Effects of lung surfactant proteins, SP-B and SP-C, and palmitic acid on monolayer stability

Junqi Ding, Dawn Y. Takamoto, Anja Von Nahmen, Michael M. Lipp, Ka Yee C. Lee, Alan J. Waring, Joseph A. Zasadzinski

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159 Scopus citations


Langmuir isotherms and fluorescence and atomic force microscopy images of synthetic model lung surfactants were used to determine the influence of palmitic acid and synthetic peptides based on the surfactant-specific proteins SP-B and SP-C on the morphology and function of surfactant monolayers. Lung surfactant-specific protein SP-C and peptides based on SP-C eliminate the loss to the subphase of unsaturated lipids necessary for good adsorption and respreading by inducing a transition between monolayers and multilayers within the fluid phase domains of the monolayer. The morphology and thickness of the multilayer phase depends on the lipid composition of the monolayer and the concentration of SP-C or SP-C peptide. Lung surfactant protein SP-B and peptides based on SP-B induce a reversible folding transition at monolayer collapse that allows all components of surfactant to be retained at the interface during respreading. Supplementing Survanta, a clinically used replacement lung surfactant, with a peptide based on the first 25 amino acids of SP-B also induces a similar folding transition at monolayer collapse. Palmitic acid makes the monolayer rigid at low surface tension and fluid at high surface tension and modifies SP-C function. Identifying the function of lung surfactant proteins and lipids is essential to the rational design of replacement surfactants for treatment of respiratory distress syndrome.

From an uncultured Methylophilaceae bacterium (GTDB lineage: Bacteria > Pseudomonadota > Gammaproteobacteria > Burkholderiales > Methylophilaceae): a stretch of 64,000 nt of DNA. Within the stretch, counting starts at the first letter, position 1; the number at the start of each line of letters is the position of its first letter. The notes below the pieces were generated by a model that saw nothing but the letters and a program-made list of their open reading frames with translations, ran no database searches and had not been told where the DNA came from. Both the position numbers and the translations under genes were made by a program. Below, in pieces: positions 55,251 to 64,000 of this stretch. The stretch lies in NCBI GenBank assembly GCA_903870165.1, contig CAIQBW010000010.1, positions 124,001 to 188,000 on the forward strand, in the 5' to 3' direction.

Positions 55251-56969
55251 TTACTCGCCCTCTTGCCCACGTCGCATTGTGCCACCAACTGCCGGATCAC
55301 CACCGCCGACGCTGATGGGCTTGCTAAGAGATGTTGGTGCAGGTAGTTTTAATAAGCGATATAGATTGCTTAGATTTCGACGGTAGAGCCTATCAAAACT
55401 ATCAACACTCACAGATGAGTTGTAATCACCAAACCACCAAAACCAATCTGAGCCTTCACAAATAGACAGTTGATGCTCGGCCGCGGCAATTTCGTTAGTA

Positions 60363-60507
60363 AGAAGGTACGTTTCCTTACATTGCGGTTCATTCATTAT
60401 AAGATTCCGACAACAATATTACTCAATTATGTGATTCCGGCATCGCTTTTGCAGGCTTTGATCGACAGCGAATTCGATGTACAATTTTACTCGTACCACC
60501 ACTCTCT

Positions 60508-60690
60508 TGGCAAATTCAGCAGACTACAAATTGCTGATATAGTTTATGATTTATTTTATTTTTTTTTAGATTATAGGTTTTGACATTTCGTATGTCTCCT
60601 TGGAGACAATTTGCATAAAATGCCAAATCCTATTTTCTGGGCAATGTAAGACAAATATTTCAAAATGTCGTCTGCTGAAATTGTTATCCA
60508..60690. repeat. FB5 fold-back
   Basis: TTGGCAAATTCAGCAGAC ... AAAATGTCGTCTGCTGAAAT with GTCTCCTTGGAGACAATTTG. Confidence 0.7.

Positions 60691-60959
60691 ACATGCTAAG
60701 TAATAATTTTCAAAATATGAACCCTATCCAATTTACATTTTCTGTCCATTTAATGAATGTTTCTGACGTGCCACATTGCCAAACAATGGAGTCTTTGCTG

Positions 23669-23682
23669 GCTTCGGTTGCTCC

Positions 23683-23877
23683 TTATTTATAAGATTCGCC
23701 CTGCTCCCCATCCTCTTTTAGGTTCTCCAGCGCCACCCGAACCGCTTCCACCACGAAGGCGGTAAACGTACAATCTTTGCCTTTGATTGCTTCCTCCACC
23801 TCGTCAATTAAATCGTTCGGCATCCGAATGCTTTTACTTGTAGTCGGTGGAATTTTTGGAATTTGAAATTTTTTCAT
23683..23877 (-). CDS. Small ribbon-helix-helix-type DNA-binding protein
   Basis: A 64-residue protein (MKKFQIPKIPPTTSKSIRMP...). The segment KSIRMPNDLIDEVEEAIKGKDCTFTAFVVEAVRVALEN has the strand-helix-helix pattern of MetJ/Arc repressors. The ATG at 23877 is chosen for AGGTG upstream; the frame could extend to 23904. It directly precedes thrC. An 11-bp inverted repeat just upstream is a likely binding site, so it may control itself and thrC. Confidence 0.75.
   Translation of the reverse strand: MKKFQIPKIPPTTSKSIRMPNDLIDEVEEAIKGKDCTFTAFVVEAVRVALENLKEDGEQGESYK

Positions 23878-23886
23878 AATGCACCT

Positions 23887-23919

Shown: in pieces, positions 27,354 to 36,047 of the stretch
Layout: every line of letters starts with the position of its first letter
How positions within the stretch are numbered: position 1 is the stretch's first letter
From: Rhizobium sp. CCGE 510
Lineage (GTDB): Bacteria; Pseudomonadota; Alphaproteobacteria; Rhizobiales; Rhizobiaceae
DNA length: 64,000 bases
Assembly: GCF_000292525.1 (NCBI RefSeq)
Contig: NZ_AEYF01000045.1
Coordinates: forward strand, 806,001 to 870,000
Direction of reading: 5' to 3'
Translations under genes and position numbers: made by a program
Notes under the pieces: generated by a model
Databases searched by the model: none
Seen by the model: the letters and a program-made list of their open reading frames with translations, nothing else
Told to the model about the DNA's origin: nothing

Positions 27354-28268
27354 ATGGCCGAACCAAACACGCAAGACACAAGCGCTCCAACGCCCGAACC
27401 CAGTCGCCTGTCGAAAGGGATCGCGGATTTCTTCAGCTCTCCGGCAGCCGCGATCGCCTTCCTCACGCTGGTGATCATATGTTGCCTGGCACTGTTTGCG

Original languageEnglish (US)
Pages (from-to)2262-2272
Number of pages11
JournalBiophysical journal
Issue number5
StatePublished - 2001
Externally publishedYes

Bibliographical note

Funding Information:
J.D., K.Y.C.L., M.M.L., and J.A.Z. were supported by National Institutes of Health Grant HL-51177; J.A.Z. and A.J.W. were also supported by the Tobacco Related Disease Research Program Grant 8RT-0077. J.D. was supported by Tobacco Related Disease Research Program Grant 8DT-0171. A.J.W. was also supported by National Institutes of Health Grant HL55534, the Drew RCMI Bioinformatics Core (NCRR/RCMI G12 RR 03026), and National Institutes of Health Small Equipment Grant GM 50483. K.Y.C.L. was supported by the March of Dimes Award (5-FY98-0728), the Searle Scholars Program/The Chicago Community Trust (99-C-105), the American Lung Association (RG-085-N), and the Packard Foundation (99-1465).


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